U.S. President Barack Obama is stepping up his campaign to win support for his policies with a series of appearances around the country and on national television. It is part of an effort to recapture the political offensive, at a time when his budget and his economic team are coming under fire in Washington.
Mr. Obama is traveling the country to sell his policies to the American public. He is also turning to the airwaves.
On Thursday, he appeared on one of the most popular late-night television programs in the United States: NBC's "The Tonight Show." He followed that up with a lengthy interview with the CBS television news magazine, "60 Minutes."
It is one of the oldest and most watched news broadcasts in America. And Sunday's "60 Minutes" interview was scheduled to air in the midst of the network's coverage of the national collegiate basketball championships, guaranteeing a sizable audience.
It was recorded Friday at the White House, as the president was trying to ease public anger over the disclosure the giant insurance company AIG was granting massive bonuses to executives at a time when it is getting government funds to stay afloat.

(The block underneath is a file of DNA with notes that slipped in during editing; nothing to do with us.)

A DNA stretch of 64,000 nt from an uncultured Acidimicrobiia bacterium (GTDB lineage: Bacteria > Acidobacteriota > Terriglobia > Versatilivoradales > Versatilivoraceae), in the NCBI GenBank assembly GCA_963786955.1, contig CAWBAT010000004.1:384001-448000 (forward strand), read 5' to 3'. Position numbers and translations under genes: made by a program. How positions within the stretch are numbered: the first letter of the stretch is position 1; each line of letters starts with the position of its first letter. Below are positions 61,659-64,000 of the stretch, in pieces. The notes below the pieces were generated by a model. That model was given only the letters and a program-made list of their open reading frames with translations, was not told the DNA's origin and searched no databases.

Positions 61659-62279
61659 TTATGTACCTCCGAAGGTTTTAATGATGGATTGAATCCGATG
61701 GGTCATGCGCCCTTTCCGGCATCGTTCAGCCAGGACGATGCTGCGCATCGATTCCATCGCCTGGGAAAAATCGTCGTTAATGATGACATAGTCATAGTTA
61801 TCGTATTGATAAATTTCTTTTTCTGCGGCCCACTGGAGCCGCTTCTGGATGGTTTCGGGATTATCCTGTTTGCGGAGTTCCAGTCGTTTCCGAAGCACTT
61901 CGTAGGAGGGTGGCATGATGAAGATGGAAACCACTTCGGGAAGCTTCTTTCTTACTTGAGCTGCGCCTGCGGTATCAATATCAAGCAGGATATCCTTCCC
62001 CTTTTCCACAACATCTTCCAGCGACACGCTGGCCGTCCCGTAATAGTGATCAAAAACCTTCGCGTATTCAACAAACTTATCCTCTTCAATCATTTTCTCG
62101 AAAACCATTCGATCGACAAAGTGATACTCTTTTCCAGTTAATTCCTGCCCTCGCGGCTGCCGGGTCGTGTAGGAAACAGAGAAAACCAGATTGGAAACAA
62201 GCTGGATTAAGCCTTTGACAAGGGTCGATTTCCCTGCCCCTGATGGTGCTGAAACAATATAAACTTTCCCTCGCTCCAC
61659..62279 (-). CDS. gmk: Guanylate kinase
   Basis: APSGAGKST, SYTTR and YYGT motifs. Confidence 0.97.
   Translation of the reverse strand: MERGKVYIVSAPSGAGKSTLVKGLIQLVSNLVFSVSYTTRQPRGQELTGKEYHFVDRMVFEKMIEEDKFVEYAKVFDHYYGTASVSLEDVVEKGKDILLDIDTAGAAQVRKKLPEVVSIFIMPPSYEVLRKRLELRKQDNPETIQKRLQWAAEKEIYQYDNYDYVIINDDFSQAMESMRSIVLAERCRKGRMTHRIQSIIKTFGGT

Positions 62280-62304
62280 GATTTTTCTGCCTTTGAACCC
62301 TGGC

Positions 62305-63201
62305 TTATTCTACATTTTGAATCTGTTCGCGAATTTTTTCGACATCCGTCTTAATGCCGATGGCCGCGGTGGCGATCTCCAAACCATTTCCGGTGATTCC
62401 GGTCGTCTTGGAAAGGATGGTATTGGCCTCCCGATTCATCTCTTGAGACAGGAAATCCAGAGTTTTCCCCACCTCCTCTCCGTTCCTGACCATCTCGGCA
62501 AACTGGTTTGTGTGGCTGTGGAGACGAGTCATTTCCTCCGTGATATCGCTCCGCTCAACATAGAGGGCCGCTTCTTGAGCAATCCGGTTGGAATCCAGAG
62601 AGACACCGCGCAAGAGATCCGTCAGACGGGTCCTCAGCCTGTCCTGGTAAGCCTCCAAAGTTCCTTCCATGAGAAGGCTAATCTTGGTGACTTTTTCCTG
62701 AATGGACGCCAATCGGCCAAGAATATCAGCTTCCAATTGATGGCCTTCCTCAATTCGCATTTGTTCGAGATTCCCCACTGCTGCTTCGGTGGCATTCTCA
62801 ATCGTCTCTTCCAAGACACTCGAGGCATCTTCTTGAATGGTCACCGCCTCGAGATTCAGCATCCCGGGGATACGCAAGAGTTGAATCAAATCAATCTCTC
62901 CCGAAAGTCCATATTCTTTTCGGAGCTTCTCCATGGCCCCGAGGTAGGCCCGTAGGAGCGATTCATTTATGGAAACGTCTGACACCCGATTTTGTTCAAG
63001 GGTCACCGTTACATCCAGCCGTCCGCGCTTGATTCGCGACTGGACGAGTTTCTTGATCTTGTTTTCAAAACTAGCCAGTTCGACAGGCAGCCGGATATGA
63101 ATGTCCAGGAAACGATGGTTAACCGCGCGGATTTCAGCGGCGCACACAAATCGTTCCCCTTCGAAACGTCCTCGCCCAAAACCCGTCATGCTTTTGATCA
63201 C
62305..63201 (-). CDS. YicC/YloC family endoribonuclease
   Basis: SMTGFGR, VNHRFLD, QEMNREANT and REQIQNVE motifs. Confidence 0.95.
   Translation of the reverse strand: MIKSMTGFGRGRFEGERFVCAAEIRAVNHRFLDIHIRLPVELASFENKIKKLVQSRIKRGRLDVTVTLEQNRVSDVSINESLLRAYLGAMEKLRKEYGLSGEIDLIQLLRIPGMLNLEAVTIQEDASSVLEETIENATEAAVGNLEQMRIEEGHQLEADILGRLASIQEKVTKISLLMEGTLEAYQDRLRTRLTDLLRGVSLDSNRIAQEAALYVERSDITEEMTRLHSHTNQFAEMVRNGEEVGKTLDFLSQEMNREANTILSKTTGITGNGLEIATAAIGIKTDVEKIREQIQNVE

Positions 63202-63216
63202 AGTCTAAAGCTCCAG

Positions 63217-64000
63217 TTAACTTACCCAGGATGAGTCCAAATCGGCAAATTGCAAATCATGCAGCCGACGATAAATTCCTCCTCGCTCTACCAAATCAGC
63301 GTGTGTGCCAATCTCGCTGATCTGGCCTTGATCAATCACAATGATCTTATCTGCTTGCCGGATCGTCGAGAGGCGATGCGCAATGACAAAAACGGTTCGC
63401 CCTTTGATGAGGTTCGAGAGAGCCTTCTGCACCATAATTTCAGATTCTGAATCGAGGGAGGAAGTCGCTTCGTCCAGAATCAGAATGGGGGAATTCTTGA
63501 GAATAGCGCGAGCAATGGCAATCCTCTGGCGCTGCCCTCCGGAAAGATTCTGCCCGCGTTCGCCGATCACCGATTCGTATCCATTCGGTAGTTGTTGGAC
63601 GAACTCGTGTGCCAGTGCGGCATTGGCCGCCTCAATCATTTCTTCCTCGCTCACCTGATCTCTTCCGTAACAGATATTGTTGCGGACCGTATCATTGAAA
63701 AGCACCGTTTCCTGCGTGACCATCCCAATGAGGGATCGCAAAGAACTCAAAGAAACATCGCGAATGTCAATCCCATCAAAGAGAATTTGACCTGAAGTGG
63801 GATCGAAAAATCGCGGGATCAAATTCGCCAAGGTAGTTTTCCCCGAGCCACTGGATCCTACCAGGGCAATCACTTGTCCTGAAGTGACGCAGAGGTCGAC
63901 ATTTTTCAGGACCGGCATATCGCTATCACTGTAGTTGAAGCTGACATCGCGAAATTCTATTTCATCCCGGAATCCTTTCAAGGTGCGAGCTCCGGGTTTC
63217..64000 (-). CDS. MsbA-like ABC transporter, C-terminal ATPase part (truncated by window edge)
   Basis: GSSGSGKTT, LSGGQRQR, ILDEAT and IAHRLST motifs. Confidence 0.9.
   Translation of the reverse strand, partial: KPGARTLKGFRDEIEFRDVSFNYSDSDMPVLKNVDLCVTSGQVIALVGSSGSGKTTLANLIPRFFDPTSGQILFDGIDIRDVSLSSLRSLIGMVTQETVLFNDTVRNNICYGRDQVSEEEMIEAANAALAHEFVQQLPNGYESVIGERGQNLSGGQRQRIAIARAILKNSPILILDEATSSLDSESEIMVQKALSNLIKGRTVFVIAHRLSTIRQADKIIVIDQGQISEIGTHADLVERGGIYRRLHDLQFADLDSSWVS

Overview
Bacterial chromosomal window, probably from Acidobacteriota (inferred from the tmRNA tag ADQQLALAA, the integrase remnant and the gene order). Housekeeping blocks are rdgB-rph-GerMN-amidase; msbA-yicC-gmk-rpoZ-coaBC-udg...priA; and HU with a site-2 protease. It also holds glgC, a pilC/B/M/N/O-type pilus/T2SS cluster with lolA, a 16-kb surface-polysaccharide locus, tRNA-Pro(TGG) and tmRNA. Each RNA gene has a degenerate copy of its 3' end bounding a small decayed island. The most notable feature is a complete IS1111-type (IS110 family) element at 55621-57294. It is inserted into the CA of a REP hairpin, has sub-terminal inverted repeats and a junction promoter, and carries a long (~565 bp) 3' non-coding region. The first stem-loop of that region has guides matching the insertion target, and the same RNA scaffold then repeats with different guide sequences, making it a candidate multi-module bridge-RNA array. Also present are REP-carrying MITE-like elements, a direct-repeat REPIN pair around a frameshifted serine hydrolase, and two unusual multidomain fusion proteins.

In a preview of the interview - aired early Sunday on CBS's "Face the Nation" - the president defended the actions of his administration in general and his Treasury Secretary, Timothy Geithner in particular.
"Tim Geithner is as sharp and as skilled a public servant as we have, who has on his plate a n unprecedented set of problems ...," Mr. Obama said.
But Republicans continue to call Geithner's judgment into question.
Iowa Senator Charles Grassley is the senior Republican on the Senate Finance Committee. He told "Face the Nation" that Geithner's handling of the AIG case is a cause for concern.
"I think it raises questions about whether he has got his eye on the ball or not," Grassley said.
In the "60 Minutes" interview, President Obama also talked about recent criticism of his security policies from former Vice President Dick Cheney.
Cheney said the Obama administration's decision to close the Guantanamo Bay detention center will make America less safe and more vulnerable to another terrorist attack.
President Obama responded by saying his predecessor's detention policies were - in his words - "unsustainable" and fueled anti-American sentiment abroad.